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Sunday, September 30, 2012

Suspense Sundays (14)

Posted by Charlene // Tags: ,


Suspense Sundays

Suspense was a radio series from 1942 to 1962, claiming to be "radio's outstanding theater of thrills."  I have a fondness for "Old Time Radio" as we call it now, and Suspense is my favorite show.  It sets up weird, dark, scary, or intriguing stories with a plot twist in the end, and all in half an hour.  And many of them had very famous stars of the Golden Age of Hollywood.  I love the old-fashion story-telling and I thought it would be fun to give a short review of an episode every Sunday.  I'll have some fun with it too, since the stories can be silly and over-the-top to modern audiences, but I hope you, dear Reader, will give it a listen sometime if the story seems interesting.







"The Man Without a Body"
Air date: June 22, 1943
Starring 
>>Episodes here<<

The show host starts off by saying this story isn't related to the H.G. Wells novel The Invisible Man.  But it features an invisible man.  Actually it isn't like the Wells novel, but it did start off suspiciously similar which I thought was funny.  No wonder they had a disclaimer.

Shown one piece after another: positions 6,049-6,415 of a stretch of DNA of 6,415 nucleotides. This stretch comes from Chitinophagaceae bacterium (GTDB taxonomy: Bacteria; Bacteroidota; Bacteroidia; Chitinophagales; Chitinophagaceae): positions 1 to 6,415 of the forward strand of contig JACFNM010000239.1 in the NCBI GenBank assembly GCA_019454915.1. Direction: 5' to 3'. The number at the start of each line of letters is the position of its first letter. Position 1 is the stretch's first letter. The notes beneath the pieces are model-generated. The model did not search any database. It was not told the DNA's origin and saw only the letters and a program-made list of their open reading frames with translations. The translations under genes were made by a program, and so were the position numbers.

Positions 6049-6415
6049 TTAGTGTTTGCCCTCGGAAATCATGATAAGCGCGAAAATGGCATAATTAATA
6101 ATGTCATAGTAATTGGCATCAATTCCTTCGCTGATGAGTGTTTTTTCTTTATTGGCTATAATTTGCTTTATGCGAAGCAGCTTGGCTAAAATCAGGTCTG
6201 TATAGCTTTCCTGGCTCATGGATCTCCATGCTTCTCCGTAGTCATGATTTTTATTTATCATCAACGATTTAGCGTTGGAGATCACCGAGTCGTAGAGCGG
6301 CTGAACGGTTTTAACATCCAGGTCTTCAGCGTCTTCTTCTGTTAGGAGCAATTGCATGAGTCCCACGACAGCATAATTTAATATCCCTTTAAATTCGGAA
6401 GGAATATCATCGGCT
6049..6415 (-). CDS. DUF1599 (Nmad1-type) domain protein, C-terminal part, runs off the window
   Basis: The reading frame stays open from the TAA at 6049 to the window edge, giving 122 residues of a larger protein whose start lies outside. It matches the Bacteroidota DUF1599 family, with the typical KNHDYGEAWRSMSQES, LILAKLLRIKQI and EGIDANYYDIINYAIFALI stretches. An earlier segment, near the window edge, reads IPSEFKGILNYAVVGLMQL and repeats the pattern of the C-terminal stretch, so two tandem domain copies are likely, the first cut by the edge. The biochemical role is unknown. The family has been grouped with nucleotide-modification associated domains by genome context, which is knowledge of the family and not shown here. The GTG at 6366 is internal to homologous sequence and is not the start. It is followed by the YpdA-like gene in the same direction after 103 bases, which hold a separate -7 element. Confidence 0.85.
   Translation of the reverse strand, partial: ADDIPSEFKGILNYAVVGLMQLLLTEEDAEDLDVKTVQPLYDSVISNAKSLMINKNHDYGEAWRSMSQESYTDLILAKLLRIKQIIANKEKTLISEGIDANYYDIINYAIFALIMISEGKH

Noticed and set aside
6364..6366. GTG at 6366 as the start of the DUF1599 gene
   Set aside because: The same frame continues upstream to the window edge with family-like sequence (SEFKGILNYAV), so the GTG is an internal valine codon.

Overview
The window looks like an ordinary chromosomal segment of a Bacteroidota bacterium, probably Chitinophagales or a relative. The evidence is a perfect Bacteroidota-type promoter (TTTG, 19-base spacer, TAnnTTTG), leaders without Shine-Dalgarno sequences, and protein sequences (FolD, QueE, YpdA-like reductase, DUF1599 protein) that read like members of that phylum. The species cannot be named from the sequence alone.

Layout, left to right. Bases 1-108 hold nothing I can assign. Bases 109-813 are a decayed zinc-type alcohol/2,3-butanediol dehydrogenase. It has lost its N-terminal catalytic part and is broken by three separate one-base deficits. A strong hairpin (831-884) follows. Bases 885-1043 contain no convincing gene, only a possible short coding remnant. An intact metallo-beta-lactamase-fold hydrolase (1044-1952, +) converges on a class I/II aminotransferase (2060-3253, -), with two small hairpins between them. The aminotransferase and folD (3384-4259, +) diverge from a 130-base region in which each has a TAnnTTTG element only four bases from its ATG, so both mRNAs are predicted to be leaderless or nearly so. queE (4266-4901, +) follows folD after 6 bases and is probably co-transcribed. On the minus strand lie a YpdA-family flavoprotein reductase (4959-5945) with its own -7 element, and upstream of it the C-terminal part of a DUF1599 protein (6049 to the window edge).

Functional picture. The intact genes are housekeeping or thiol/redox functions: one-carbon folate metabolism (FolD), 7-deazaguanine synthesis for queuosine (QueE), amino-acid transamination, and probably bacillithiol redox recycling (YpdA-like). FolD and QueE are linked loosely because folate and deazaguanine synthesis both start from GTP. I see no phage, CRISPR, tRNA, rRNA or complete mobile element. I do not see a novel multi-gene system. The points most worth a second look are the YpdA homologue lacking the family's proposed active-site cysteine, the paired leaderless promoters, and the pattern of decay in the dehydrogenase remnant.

In a sleepy English village, people are talking about an invisible man a man without a body.  Though a couple of the more rational headed people in the village chalk the rumors up to imagination, on a walk they see through a window disembodied gloves crank up a phonograph and play music.  Yup.  There is a suspicious American doctor in town who everyone thinks must have created this monster, and when the bell in the bell tower starts to ring one night on its own, two men rush to investigate, determined to catch the man and stop the madness.  One man is pushed off the tower with nothing around him, and it is then that the American doctor decides to reveal who is really behind the strange man without a body.

First of all Nazis are involved.  Again.  Next few episodes, I'm going to try and steer away from these war propaganda episodes.  The resolution of the plot is a little silly and convoluted - it all was basically a trap - but the explanations of how the trick was done was the most interesting part.  I have always been interested in magic and illusion, but since it was explained in the episode, I'm going to ruin the illusion right now.  It's quite simple though- the disembodied gloves were done through mirrors and black curtain, and the ringing of the bell was compressed air released in bursts.  The man fell off the tower because the burst of air hit him.

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